Physician-scientists are able to see the full picture: With firsthand exposure to patients, they understand the human side of disease. And with skilled laboratory training, they have the necessary tools to develop therapies to manage disease.
Master’s Program in Clinical and Translational Investigation at Harvard Medical School
Medical Education Profile: Training the Physician-Scientist
Today’s growing emphasis on translational research means that the need for physician-scientists has never been greater. And that’s where the Clinical Investigator Training Program (CITP) has come in. A two-year fellowship, resulting in a Master’s in Medical Science from Harvard Medical School, the CITP has helped launch the careers of an impressive array of translational researchers during its 19-year history. Since 1993, more than 175 CITP graduates have gone on to assume a wide variety of positions throughout academia and industry. Greater than 90% of graduates remain in academic medicine.
“CITP is committed to training young physician-scientists in the process of translational research,” explains Anthony Hollenberg, MD, CITP Director. “After all, who better to ‘translate’ emerging biomedical discoveries into new therapies and diagnostics than clinicians who also speak the language of basic science?”
Founded by Alan Moses, MD, of the former Beth Israel Hospital and Robert Rubin, MD, of the Harvard-MIT Division of Health Science and Technology, the CITP, since its inception, has been supported by a grant from Pfizer ,Inc.; in 2004, Merck & Co. joined Pfizer, and in 2012 Vertex Pharmaceuticals, Inc. in supporting the program. The CITP is one of only a few such specialized training programs nationwide, according to Hollenberg, who joined Rubin as co-director in 2004 and Darin Dougherty, MD, from the Department of Psychiatry at MGH who became co-Director in 2012. Linda Bard serves as the program’s administrator.
The program is based on a specialized curriculum that enables trainees to gain direct experience in clinical investigation and, at the same time, acquire the solid academic foundation necessary to carry out patient-oriented research. Course work includes classes in computational and statistical sciences, biomedical ethics, principles of clinical pharmacology, and in vitro and in vivo measurement techniques. During the course of the program, fellows must complete 24 months of laboratory and/or clinical investigation.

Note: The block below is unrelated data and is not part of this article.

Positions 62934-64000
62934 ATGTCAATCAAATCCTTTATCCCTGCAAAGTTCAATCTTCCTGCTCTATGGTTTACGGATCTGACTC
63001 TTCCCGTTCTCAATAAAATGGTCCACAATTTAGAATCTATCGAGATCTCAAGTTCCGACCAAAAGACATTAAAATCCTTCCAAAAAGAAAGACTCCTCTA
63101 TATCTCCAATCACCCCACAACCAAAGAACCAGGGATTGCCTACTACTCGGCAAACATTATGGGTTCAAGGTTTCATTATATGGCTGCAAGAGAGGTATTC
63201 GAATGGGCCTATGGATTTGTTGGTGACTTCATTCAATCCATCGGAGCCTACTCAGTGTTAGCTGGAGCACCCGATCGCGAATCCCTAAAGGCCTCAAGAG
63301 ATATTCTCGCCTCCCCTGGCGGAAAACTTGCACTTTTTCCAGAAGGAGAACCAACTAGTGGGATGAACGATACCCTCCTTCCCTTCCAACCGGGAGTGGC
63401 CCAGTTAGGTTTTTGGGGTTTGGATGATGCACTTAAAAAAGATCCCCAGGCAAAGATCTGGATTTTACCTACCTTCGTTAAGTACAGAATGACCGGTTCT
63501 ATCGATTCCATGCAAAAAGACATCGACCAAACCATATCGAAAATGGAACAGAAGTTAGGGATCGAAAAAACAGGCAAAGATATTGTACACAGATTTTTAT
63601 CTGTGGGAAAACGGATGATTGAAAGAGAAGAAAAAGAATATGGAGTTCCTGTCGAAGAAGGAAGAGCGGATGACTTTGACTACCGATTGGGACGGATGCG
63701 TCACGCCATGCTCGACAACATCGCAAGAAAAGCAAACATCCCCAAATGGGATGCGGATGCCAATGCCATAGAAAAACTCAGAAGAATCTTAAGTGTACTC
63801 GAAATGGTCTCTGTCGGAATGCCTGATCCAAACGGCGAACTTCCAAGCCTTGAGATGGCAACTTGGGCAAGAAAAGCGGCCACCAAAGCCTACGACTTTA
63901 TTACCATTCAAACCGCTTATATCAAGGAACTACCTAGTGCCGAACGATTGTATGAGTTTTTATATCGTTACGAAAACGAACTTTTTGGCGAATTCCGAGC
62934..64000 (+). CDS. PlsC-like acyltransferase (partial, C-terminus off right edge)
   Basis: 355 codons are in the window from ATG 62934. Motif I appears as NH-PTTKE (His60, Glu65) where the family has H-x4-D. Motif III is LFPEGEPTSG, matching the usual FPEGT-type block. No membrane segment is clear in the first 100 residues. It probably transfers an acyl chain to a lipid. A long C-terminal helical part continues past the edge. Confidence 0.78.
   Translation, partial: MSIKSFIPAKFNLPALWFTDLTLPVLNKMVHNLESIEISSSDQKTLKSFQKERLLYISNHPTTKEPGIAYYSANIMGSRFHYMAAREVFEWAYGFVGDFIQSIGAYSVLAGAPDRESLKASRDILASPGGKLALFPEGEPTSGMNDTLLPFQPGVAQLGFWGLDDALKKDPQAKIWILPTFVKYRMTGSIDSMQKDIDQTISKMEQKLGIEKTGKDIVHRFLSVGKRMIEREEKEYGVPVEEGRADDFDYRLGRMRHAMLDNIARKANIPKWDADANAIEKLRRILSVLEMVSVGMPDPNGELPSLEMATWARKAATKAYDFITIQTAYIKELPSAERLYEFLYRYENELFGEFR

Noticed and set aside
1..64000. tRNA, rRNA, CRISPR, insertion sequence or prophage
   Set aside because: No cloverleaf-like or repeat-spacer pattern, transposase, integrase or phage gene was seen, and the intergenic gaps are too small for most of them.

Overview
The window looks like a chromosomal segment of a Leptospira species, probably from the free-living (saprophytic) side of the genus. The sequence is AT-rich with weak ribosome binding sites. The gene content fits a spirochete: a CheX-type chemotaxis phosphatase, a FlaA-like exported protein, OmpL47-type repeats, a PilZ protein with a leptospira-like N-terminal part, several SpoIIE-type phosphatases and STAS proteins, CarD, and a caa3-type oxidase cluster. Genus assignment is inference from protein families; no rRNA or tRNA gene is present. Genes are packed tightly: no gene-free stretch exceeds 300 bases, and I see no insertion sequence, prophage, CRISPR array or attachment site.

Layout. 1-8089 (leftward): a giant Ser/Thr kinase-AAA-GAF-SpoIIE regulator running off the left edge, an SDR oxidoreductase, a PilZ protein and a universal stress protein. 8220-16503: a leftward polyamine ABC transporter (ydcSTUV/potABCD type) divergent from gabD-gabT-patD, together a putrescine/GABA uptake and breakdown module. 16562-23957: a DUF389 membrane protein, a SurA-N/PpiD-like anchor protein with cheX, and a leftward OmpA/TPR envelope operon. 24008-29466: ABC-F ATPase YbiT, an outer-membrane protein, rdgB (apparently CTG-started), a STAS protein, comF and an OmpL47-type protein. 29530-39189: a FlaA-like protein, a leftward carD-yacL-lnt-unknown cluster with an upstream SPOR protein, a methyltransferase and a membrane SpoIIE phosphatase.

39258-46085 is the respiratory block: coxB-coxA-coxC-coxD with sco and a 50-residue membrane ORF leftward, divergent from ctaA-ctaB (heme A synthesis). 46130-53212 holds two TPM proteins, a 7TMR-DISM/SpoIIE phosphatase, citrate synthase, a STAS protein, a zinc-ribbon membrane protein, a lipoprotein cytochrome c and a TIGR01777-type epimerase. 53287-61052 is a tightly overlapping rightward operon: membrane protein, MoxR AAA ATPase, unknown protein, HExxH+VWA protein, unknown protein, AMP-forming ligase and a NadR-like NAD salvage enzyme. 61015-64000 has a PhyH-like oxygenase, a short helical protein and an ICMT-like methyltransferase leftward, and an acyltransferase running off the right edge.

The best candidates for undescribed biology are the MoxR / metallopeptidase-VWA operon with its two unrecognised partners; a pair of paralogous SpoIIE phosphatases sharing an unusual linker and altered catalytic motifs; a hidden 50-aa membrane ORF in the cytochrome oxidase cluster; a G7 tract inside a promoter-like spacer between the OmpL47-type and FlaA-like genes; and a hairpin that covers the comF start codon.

“The goal for the fellows to have built the foundation necessary for carrying out patient-oriented research,” adds Dougherty. By applying contemporary research tools to clinically relevant areas of investigation, the participants are poised to compete for careers in academic medicine, industry and regulatory affairs.”
“At a time when relationships between academic medicine and industry – pharmaceutical companies, in particular – has come under intense scrutiny, it’s important to remember that these partnerships can be valuable,” says Hollenberg. “With the current lull in funding for translational researchers, the CITP is of particular value, providing participants with protected time, giving them the freedom and focus to be able to get their research projects off the ground.”
Moving forward for the Future: Master’s Program in Clinical and Translational Investigation at Harvard Medical School
Because of the need to develop growing numbers of outstanding investigators in clinical and translational research, CITP together with Scholar’s Program in Clinical Science, another long-running vibrant MMSc program in clinical research have announced that they will join forces and accept their first joint class in July of 2013. The joint program (Master's Program in Clinical and Translational Investigation) will leverage resources from its founding programs and continue training outstanding early career investigators in clinical and translational research. The two-year program will include both a strong didactic curriculum and a mentored research program. Once admitted to the program, students will receive full tuition support for two years, with the possibility of some research support. Upon completion, graduates will receive an MMSc degree and be ideally positioned for career development awards (e.g. K08 or K23) or the Harvard Catalyst KL2 program.
Applications will be accepted from December 13, 2012 – January 25, 2013. Full details on eligibility and application procedures can be found at http://catalyst.harvard.edu/services/mpcti.
Learn how the Research Council supports and enhances research within MassGeneral Hospital for Children as well as new initiatives and directions for pediatric research at Mass General.
Learn how researchers at MassGeneral Hospital for Children are finding new treatments that advance pediatric care.